Wednesday, June 16, 2010


a novel by Will North
reviewed by Don Meyer

This story takes place in Wales, in April, 1999, and then 6 years later in December, 2005 ... nothing in between. The story is fictional, but the locale is real.

Home for Fiona Edwards, 44, is her husband’s sheep raising farm in northern Wales, in the shadow of a rather large mountain called Cadair Idris, about 2900 feet high. The farm is enough to support the small family -- mother, father, and daugher -- but Fiona has added to the farmhouse, and made it into a bed and breakfast. This has turned out to be a most successful enterprise because Cadair Idris actually is a very popular tourist attraction and almost all visitors come for the spectacular scenery and very pleasant and satisfying walk up the mountain.
North of Cadair Idris lies the town of Dolgellau, a convenient tourist base, that North incorporates into the story.

There are numerous legends about Cadair Idris. Some nearby lakes are supposed to be bottomless, and anyone who sleeps on its slopes will supposedly awaken either a mad man or a poet. This tradition of sleeping on the summit of the Mountain apparently stems from bardic traditions, where bards would sleep on the mountain in hope of inspiration. North also manages to use some of these legends in his tale.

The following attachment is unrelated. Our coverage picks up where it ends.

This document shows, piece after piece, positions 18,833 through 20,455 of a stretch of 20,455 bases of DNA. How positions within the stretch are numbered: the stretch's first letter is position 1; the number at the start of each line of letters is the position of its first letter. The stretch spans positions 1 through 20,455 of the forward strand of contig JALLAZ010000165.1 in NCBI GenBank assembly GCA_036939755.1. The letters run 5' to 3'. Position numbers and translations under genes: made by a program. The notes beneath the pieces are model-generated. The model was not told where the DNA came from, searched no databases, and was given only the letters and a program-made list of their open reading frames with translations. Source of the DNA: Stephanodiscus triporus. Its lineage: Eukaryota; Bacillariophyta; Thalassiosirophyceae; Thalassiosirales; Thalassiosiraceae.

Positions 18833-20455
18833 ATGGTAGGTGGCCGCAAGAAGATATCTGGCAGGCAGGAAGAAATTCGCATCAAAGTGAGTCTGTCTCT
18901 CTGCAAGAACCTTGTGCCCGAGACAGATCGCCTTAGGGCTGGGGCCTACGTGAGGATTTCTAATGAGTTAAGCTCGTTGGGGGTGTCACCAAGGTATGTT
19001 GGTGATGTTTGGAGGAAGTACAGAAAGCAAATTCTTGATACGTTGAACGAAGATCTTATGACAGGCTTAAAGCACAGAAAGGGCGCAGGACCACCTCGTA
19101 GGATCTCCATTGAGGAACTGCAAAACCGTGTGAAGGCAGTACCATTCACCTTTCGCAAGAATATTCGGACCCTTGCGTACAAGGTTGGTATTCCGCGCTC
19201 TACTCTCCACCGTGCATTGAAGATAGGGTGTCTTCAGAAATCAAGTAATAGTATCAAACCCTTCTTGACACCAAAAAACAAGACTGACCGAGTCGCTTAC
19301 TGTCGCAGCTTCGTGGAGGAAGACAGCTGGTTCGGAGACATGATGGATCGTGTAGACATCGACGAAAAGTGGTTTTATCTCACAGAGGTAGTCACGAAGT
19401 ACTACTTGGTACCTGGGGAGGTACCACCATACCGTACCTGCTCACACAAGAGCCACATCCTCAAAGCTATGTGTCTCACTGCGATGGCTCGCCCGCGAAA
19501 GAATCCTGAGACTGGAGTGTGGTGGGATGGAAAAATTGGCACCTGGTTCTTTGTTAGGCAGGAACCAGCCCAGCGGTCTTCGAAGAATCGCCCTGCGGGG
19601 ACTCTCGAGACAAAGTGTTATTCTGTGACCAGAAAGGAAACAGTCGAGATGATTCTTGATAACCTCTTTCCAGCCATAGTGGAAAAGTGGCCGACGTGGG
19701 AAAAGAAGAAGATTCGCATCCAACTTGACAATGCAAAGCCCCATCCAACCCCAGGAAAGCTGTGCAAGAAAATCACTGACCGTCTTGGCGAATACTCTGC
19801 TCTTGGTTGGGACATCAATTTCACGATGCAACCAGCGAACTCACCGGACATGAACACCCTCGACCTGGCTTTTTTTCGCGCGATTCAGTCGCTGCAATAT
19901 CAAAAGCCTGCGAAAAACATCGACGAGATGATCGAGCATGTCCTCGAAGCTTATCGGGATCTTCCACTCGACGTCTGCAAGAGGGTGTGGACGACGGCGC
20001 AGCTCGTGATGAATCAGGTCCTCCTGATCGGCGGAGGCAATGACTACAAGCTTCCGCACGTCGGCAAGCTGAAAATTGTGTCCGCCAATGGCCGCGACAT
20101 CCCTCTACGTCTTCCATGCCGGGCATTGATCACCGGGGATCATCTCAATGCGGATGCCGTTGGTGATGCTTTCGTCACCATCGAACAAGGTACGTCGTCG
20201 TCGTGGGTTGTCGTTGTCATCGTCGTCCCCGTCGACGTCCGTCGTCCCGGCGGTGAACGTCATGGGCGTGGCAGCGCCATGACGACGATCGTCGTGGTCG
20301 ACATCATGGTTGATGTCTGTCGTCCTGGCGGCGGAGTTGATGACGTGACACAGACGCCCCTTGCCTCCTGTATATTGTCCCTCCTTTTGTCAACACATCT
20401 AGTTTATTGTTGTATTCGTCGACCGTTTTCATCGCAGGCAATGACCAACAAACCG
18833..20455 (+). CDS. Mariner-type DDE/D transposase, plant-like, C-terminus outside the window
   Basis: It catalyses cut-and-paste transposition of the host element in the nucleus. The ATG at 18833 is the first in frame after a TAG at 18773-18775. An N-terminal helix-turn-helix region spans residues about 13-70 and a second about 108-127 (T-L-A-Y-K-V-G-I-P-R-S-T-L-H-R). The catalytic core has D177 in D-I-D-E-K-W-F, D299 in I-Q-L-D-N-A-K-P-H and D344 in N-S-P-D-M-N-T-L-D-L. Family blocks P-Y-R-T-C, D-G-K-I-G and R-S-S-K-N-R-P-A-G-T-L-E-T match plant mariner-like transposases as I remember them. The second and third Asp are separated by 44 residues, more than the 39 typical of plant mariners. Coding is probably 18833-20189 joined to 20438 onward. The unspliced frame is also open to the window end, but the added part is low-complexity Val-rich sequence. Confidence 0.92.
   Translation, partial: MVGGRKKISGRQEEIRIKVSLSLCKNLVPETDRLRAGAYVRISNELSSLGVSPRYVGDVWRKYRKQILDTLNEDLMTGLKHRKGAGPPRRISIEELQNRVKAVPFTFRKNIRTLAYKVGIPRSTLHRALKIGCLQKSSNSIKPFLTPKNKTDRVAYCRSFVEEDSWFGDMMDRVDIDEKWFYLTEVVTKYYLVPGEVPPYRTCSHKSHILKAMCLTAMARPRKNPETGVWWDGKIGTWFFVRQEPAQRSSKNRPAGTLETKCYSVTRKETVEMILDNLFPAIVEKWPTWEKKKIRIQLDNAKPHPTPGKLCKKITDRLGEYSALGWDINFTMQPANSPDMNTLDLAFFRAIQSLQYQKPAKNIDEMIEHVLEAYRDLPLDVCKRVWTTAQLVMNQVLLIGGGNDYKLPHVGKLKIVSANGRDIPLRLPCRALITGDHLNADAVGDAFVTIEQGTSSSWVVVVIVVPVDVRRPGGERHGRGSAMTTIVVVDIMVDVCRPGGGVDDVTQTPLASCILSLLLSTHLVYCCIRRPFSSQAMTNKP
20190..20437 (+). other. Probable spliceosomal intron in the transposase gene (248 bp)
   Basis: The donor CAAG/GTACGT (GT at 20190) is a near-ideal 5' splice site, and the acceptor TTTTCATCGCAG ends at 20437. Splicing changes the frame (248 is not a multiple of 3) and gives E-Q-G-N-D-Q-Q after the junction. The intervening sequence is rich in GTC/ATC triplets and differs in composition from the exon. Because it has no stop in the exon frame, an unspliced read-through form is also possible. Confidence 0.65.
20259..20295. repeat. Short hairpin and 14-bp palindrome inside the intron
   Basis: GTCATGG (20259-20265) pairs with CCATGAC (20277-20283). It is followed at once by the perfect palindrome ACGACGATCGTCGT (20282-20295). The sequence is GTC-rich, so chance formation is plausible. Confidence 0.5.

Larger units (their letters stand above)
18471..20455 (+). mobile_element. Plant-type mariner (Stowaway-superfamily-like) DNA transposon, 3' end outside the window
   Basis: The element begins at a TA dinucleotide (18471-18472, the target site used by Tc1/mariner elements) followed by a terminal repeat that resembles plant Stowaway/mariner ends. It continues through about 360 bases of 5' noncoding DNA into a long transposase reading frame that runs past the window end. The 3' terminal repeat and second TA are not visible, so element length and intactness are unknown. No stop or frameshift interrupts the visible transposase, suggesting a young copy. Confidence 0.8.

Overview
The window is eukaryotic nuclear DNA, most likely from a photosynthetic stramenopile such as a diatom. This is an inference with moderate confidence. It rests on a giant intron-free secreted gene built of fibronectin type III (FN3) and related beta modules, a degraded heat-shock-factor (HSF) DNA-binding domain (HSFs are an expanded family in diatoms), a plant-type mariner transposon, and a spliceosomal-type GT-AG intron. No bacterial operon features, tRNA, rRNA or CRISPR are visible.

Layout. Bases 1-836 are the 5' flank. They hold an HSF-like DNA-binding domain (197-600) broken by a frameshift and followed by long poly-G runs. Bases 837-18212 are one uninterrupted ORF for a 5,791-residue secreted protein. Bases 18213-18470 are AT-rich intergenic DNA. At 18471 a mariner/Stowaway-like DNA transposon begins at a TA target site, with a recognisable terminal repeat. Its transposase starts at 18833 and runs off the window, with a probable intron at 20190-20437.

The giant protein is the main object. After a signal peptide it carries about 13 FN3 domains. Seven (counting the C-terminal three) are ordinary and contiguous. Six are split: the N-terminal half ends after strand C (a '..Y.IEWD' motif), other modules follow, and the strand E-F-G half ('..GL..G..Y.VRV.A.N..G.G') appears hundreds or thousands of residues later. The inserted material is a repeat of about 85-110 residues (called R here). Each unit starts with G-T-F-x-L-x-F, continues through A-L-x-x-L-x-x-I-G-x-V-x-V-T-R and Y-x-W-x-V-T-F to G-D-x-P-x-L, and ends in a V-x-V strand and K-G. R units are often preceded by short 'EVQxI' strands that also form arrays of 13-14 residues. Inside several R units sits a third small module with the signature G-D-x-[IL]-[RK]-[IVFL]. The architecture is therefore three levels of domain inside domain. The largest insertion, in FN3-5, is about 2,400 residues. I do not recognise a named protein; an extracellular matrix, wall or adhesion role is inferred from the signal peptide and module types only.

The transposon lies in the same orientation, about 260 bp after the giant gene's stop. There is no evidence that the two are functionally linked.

Husband David is ill, and has had to move away from the main house to an isolated building in a remote corner of the farm. Owen, the hired hand, is doing a good job of keeping the farm going because David tires so easily.

Alec Hudson, age 50, is a man on a long walk. He had been asked by his ex-wife to deliver her remains (she had died of cancer) to the top of Cadair Idris, that to be her final resting place. Alec has learned from the tourist bureau of Fiona’s bed and breakfast at the foot of this mountain, and would like to have lodging for a few days. Something clicks between Fiona and Alec, and that sets up a conflict for Fiona, for she is a married woman, loyal to her sick husband. How all this plays out is the meat of the story, and a meaty story it is indeed. I call this a love story; not a romance novel. I thoroughly enjoyed it.

Humor -

Good suggestion:
Never go to a doctor whose office plants have died. Erma Bombeck

You know you're middle-aged or older if your back goes out more often than you do.


  1. I lived in South Wales for a year but never made it up north. I hear it's a beautiful place and sounds like it makes an ideal setting for this story.

  2. Sheep! See? We knitters are getting to you, slowly, day by day.